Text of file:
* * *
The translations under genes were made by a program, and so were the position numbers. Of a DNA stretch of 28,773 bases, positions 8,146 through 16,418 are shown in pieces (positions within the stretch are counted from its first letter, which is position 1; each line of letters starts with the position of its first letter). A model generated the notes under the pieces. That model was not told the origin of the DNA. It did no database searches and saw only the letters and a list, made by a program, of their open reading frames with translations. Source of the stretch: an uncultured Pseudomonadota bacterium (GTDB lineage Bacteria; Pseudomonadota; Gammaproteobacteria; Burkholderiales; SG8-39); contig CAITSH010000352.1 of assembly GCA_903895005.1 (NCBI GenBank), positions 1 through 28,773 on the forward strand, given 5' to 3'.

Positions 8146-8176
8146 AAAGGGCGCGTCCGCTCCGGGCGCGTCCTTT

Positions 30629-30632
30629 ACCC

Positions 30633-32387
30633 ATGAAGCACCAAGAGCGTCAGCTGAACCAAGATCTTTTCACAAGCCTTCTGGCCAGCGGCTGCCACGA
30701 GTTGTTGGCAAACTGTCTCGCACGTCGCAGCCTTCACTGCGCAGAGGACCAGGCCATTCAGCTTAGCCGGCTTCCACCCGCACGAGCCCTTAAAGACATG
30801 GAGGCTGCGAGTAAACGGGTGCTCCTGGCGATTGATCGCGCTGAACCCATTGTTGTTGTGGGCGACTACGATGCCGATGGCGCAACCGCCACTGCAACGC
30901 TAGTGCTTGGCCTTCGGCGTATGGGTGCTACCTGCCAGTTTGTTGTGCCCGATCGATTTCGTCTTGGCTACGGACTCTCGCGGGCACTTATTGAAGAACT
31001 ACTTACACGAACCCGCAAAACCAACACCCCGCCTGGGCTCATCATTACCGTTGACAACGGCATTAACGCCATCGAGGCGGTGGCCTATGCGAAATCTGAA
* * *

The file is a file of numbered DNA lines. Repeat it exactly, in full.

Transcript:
The translations under genes were made by a program, and so were the position numbers. Of a DNA stretch of 28,773 bases, positions 8,146 through 16,418 are shown in pieces (positions within the stretch are counted from its first letter, which is position 1; each line of letters starts with the position of its first letter). A model generated the notes under the pieces. That model was not told the origin of the DNA. It did no database searches and saw only the letters and a list, made by a program, of their open reading frames with translations. Source of the stretch: an uncultured Pseudomonadota bacterium (GTDB lineage Bacteria; Pseudomonadota; Gammaproteobacteria; Burkholderiales; SG8-39); contig CAITSH010000352.1 of assembly GCA_903895005.1 (NCBI GenBank), positions 1 through 28,773 on the forward strand, given 5' to 3'.

Positions 8146-8176
8146 AAAGGGCGCGTCCGCTCCGGGCGCGTCCTTT

Positions 30629-30632
30629 ACCC

Positions 30633-32387
30633 ATGAAGCACCAAGAGCGTCAGCTGAACCAAGATCTTTTCACAAGCCTTCTGGCCAGCGGCTGCCACGA
30701 GTTGTTGGCAAACTGTCTCGCACGTCGCAGCCTTCACTGCGCAGAGGACCAGGCCATTCAGCTTAGCCGGCTTCCACCCGCACGAGCCCTTAAAGACATG
30801 GAGGCTGCGAGTAAACGGGTGCTCCTGGCGATTGATCGCGCTGAACCCATTGTTGTTGTGGGCGACTACGATGCCGATGGCGCAACCGCCACTGCAACGC
30901 TAGTGCTTGGCCTTCGGCGTATGGGTGCTACCTGCCAGTTTGTTGTGCCCGATCGATTTCGTCTTGGCTACGGACTCTCGCGGGCACTTATTGAAGAACT
31001 ACTTACACGAACCCGCAAAACCAACACCCCGCCTGGGCTCATCATTACCGTTGACAACGGCATTAACGCCATCGAGGCGGTGGCCTATGCGAAATCTGAA